Concepts: DNA, Gene, Genetics, Gene expression, Signal transduction, Chromosome, Hematology, Acute lymphoblastic leukemia

120

Adolescents and young adults (AYAs, 15-39 years) with acute lymphoblastic leukemia (ALL) represent a heterogeneous population who receive care in pediatric or adult cancer settings. Using the California Cancer Registry, we describe AYA ALL patterns of care and outcomes over the past decade. Sociodemographics, treatment location, and front-line therapies administered to AYAs diagnosed with ALL between 2004 and 2014 were obtained. Cox regression models evaluated associations between ALL setting and regimen and overall survival (OS) and leukemia-specific survival (LSS) for the entire cohort, younger AYA (<25 years), and AYAs treated in the adult cancer setting only. Of 1473 cases, 67.7% were treated in an adult setting; of these, 24.8% received a pediatric ALL regimen and 40.7% were treated at a National Cancer Institute (NCI)-designated center. In multivariable analyses, front-line treatment in a pediatric (vs adult) setting (OS HR = 0.53, 95% confidence interval [CI], 0.37-0.76; LSS HR = 0.51, 95% CI, 0.35-0.74) and at an NCI/Children's Oncology Group (COG) center (OS HR = 0.80, 95% CI, 0.66-0.96; LSS HR = 0.80, 95% CI, 0.65-0.97) were associated with significantly superior survival. Results were similar when analyses were limited to younger AYAs. Outcomes for AYAs treated in an adult setting did not differ following front-line pediatric or adult ALL regimens. Our population-level findings demonstrate that two-thirds of AYAs with newly diagnosed ALL are treated in an adult cancer setting, with the majority receiving care in community settings. Given the potential survival benefits, front-line treatment of AYA ALL at pediatric and/or NCI/COG-designated cancer centers should be considered.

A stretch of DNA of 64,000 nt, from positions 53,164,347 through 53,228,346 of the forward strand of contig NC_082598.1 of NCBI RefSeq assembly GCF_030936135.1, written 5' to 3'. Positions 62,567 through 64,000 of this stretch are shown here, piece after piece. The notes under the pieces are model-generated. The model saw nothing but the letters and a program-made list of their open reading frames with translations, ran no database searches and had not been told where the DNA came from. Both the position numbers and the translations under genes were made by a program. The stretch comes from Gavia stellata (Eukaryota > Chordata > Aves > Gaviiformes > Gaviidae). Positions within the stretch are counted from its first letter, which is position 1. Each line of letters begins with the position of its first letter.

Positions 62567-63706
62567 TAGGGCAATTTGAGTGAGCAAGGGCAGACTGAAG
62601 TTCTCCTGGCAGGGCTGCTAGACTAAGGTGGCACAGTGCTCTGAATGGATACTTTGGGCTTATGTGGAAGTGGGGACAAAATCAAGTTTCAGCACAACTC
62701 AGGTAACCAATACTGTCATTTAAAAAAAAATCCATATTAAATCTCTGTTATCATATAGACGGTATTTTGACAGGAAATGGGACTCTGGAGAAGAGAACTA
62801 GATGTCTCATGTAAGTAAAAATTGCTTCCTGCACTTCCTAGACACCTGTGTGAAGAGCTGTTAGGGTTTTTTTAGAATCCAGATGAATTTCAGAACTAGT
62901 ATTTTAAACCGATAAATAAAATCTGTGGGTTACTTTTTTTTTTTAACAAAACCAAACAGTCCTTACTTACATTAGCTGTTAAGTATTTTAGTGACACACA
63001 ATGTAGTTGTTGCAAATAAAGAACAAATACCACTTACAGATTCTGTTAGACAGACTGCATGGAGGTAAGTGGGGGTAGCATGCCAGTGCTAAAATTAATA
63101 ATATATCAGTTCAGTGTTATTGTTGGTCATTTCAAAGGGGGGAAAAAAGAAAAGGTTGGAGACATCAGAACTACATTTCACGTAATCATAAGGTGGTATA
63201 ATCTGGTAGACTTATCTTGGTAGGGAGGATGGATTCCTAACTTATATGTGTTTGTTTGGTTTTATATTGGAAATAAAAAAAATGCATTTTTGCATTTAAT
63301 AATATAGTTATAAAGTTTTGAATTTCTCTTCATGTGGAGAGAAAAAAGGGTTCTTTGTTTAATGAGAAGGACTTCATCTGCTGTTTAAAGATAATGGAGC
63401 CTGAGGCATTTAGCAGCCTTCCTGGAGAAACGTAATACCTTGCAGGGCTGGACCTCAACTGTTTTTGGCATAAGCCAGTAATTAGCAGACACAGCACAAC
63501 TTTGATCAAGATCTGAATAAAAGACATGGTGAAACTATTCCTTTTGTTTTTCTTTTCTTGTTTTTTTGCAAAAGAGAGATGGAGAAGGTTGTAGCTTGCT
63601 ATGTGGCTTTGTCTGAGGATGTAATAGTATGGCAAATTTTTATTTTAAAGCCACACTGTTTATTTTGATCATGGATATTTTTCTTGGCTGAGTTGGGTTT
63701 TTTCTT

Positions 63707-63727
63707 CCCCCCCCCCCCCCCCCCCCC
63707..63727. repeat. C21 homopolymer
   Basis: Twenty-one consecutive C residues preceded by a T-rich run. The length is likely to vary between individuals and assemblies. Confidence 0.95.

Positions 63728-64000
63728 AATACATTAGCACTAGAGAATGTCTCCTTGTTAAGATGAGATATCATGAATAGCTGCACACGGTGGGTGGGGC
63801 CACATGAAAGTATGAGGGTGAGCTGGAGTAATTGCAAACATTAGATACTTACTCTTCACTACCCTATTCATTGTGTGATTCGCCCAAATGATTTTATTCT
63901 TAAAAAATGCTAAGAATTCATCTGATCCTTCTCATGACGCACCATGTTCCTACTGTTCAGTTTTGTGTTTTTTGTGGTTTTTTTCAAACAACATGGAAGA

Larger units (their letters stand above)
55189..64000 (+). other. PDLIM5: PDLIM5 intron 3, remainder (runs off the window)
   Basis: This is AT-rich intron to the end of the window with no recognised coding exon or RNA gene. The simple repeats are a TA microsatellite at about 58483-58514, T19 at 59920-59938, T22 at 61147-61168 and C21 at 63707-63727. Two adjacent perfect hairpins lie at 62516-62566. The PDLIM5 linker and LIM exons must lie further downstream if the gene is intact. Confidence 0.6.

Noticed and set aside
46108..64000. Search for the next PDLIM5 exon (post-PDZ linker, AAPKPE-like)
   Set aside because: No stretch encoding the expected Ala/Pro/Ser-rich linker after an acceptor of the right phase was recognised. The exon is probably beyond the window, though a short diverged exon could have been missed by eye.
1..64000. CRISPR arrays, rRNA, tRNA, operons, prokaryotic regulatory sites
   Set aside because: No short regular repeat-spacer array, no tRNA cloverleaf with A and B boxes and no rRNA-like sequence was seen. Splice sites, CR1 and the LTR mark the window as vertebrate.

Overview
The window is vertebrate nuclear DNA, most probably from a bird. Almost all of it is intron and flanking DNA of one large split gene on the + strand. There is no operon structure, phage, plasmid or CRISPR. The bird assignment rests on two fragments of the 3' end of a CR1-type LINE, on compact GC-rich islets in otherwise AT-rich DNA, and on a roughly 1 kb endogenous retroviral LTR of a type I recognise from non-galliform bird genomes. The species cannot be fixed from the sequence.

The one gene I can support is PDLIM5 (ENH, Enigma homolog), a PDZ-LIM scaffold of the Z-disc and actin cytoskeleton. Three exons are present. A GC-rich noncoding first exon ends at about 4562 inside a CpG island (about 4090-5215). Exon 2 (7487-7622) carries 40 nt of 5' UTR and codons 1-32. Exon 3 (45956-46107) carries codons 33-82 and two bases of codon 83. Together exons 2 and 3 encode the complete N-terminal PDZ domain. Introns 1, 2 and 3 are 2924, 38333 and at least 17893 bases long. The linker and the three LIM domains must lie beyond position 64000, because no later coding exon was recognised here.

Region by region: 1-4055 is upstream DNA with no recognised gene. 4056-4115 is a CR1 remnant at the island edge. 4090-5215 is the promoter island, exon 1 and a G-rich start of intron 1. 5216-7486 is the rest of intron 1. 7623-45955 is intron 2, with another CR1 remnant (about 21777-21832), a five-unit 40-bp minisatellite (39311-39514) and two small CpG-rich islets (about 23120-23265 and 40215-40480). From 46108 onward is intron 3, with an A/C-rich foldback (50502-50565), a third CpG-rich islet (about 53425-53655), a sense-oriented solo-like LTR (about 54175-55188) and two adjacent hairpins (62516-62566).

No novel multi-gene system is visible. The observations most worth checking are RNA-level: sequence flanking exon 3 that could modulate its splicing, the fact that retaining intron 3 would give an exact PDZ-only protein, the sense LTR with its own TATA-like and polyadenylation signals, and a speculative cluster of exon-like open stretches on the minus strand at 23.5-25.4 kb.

Concepts: Regression analysis, Cancer, Chemotherapy, Leukemia, Adolescence, National Cancer Institute, Acute lymphoblastic leukemia, Young adult

117

Adulthood acute lymphoblastic leukemia (ALL) is a rare disease. In contrast to childhood ALL, survival for adults with ALL is poor. Recently, new protocols, including use of pediatric protocols in young adults, have improved survival in clinical trials. Here, we examine population level survival in Germany and the United States (US) to gain insight into the extent to which changes in clinical trials have translated into better survival on the population level.

Concepts: Medicine, Epidemiology, United States, United Kingdom, U.S. state, Acute lymphoblastic leukemia, Orphan drug, Coming of age